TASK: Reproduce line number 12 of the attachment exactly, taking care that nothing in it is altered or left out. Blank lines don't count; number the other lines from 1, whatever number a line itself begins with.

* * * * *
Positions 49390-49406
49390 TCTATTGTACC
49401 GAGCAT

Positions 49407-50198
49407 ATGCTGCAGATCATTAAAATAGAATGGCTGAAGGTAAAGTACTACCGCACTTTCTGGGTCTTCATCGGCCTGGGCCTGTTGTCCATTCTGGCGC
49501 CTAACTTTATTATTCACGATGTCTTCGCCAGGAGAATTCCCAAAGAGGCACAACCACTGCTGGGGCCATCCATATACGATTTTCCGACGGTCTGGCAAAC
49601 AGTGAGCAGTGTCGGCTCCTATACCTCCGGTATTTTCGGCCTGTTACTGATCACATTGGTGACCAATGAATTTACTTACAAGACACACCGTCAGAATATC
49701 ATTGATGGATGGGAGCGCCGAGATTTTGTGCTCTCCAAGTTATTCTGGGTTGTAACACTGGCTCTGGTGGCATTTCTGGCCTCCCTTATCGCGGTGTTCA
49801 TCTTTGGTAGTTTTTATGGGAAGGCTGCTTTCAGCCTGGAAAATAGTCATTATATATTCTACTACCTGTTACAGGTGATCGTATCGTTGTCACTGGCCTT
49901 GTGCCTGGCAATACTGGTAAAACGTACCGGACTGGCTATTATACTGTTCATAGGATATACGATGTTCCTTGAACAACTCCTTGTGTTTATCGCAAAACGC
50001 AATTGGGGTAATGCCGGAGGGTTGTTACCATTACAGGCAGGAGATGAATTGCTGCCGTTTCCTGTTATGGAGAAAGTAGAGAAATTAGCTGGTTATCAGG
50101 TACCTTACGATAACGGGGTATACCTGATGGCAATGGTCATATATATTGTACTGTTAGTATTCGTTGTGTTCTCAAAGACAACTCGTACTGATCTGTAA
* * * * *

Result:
50101 TACCTTACGATAACGGGGTATACCTGATGGCAATGGTCATATATATTGTACTGTTAGTATTCGTTGTGTTCTCAAAGACAACTCGTACTGATCTGTAA